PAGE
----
Thursday, October 01, 2009

Putting out Fire with gasoline

Yushchenko's Constitutional Reforms Anti Democratic

Viktor Yushchenko continues to push for his Constitutional reform.

If implemented it would spell the end to Ukraine as a democratic state. Instead of being a democracy Ukraine would become a Presidential autocracy.

Holding an open public debate where Yushchenko's version of constitutioanl reform is the only item up for discussion is not the way to go about seeking reform

Yushchenko can not legally change Ukraine's Constitution without the support of the Parliament.

Ukraine's Constitution can not be amended before the next Presidential election. 

The Parliament is the only body that can amend Ukraine's Constitution.

In accordance with Chapter XIII: Ukraine's Constitution can only be amended with the consent of no less than two-thirds of the constitutional composition of the Verkhovna Rada of Ukraine.

In addition amendments to Chapter I — "General Principles," Chapter III — "Elections. Referendum," and Chapter XIII — "Introducing Amendments to the Constitution of Ukraine," can only be amended by the parliament of Ukraine on the condition that it is also approved by an All-Ukrainian referendum designated by the President of Ukraine.

Any proposed Constitutional amendment also requires review by Ukraine's Constitutional Court and can only be finally agreed to at the next regular session of the Parliament following the date in which the Parliament first gave its consent. The next regular session is not until February 2010 and it is highly unlikely that Ukraine's Parliament will agree to any amendments prior to the Presidential elections in January 2010. The earliest any reforms can be considered would be September next year . So what's the rush and should there not be other alternative options?

Yushchenko knows he can not change the Constitution without the support of the parliament. So why is he pushing his reform package? The reason is simple Yushchenko hopes to sell the notion that his proposed Constitutional reforms are the solution to Ukraine's problems. They are not.

Yushchenko versus Yatseniuk

Yushchenko currently has less then 4% support. His main rival at this stage is Arseniy Yatseniuk, Yushchenko needs to boost his support to such an extent that he can match or prevail on Yatseniuk to withdraw from the race. Yushchenko hopes that Yatseniuk's support will transfer across and that the combined vote will put him ahead Yulia Tymoshenko and progress into the final face-off against Yanukovych.

As long as Yatseniuk and Yushchenko run against each other neither will progress to the final second ballot. Each one can only survive if the other withdraws.

Parliament versus President

Yushchenko seeks to play off the Parliament against the President in the hope that he will attract enough support from those who want to see Ukraine have a strong President. The problem is Yushchenko is not a strong President and he will most likely not be elected to enjoy the powers he now seeks. The powers he advocates will be invested in who ever wins the 2010 election.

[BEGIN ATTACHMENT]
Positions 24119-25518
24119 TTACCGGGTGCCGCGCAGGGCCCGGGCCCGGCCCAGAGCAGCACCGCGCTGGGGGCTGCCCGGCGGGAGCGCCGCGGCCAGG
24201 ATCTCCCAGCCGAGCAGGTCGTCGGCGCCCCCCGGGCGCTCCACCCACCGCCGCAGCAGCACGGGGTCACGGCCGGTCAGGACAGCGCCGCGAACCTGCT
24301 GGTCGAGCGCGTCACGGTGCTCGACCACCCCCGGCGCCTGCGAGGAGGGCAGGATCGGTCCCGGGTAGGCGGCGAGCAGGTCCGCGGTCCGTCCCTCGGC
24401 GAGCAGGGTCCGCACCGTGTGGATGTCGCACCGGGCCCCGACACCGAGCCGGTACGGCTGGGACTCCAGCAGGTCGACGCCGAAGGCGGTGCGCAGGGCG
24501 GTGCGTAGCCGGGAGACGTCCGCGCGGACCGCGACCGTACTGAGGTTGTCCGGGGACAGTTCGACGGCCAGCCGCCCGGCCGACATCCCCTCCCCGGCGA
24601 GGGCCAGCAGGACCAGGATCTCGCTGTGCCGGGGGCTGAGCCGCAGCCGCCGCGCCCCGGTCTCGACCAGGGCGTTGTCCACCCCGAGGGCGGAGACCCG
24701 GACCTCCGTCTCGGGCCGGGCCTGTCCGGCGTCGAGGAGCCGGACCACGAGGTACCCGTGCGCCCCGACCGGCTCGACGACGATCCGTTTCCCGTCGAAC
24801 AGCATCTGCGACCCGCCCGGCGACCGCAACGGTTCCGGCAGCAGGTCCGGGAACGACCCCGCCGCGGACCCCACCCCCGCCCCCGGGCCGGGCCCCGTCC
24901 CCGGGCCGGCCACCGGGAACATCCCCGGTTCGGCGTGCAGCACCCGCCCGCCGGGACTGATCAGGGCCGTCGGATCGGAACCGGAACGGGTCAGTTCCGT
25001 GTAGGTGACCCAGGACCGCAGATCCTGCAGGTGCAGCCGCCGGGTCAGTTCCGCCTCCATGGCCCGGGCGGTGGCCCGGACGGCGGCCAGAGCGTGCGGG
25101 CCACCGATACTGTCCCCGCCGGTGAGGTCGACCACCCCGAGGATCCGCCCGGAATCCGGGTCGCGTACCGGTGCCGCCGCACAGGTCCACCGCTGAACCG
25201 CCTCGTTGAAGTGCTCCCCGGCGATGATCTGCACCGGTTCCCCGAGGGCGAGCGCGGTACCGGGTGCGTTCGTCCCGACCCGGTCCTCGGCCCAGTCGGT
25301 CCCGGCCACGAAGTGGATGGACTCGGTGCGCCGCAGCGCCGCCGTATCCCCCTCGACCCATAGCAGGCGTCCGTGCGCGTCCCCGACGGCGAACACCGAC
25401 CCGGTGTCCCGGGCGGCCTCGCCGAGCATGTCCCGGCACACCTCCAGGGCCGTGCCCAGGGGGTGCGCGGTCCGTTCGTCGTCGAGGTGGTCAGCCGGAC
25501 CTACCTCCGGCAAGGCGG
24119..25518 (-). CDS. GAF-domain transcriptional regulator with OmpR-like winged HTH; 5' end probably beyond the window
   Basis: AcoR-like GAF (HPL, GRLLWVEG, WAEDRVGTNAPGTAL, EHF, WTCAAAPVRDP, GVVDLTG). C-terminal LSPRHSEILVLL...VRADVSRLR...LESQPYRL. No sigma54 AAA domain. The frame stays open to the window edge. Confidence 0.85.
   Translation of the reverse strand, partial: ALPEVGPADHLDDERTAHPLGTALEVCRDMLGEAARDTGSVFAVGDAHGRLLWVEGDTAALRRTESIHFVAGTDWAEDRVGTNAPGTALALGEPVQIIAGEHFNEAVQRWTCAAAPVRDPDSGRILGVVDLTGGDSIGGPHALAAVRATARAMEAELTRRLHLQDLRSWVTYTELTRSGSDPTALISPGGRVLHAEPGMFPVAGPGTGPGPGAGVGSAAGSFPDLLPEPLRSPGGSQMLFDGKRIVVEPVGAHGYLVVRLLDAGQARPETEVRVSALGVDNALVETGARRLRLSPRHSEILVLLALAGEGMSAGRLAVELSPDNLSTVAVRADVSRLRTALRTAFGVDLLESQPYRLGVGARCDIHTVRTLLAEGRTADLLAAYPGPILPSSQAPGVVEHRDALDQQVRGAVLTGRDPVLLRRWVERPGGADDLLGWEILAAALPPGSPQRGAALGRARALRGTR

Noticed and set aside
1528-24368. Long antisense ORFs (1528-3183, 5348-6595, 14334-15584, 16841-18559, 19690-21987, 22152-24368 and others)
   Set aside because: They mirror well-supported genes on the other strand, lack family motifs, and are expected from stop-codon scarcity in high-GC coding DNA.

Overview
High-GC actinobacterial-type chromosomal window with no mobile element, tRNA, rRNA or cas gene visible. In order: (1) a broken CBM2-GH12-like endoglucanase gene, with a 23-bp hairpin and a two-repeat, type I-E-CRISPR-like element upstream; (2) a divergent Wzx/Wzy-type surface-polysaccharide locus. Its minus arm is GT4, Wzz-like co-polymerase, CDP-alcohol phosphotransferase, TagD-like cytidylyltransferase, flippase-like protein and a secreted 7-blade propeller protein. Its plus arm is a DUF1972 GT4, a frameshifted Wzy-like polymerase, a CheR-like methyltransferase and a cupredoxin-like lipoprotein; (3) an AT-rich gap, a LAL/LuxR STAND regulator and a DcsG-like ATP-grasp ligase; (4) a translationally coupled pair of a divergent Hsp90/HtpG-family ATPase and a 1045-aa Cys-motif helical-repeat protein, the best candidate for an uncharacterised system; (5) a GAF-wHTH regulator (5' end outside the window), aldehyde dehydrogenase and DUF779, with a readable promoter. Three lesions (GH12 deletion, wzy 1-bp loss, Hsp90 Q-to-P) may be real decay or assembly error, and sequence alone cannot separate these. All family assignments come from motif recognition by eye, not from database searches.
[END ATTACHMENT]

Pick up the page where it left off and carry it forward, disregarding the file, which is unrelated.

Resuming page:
So Yushchenko is playing a game of Russian roulette and he is hoping that the battle between the President and the Parliament will set him aside and give him a lift up. It's a big gamble and one that is built of straw. This strategy requires the country to come close to breaking point and the people of Ukraine being fooled into thinking that Yushchenko's proposed reforms are the solution to Ukraine's problems.

Proposed reform would exacerbate the problems and divisions in Ukraine. 

If anything Yushchenko's proposed reform would exacerbate the problems and divisions in Ukraine. Yushchenko's reforms are not democratic and will not resolve the conflict and divisions between the Office of the President and then Parliament. If implemented they would bring Ukraine to closer to breaking point and eventually possible civil war.

Presidential autocracy versus democracy

Yushchenko wants Ukraine to take a backward step and become a Presidential autocracy where the President would have absolute power and absolute control. the president would have absolute power over the courts, the government and the parliament. The parliament would have limited authority and if it is not to the President's liking he can dismiss the parliament without limitation or just cause.

Yushchenko's undemocratic Senate

Yushchenko's proposed senate is the only safeguard but it will not be a democratic. The Senate has an inbuilt bias towards Western Ukraine at the expense of Eastern and Southern Ukraine. The Senate's mandate will be based on Ukraine's regional Oblasts with each Senatorial region electing the same number of Senators. Zakapattia with just over 300,000 constituents will elect three senators the same as Donetsk with 2.6 million constituents. The undemocratic representation will create cause for resentment not unity.

Yushchenko's Senate can not be held accountable as it can not be dismissed. One third of the Senate will face election every two years with the same set of voters electing all three Senators by a first-past-the-post voting system. It is easy to see resentment escalating to the point where the system will be denounced outright by Eastern and Southern Ukraine who will feel cheated and denied a fair equal right of representation.

President's impeachment impossible

The fairness of the proposed senate is further diminished by the fact that the senate is the only body that can seek to impeach the president, made even harder by the requirement that the President can only be impeached if found to have intentionally committed a crime. Given that the President holds absolute immunity the chances of the President being convicted of a crime is virtually impossible short of determined civil unrest and a peoples uprising.

Yushchenko's President would have more power then the Russian Tsar.

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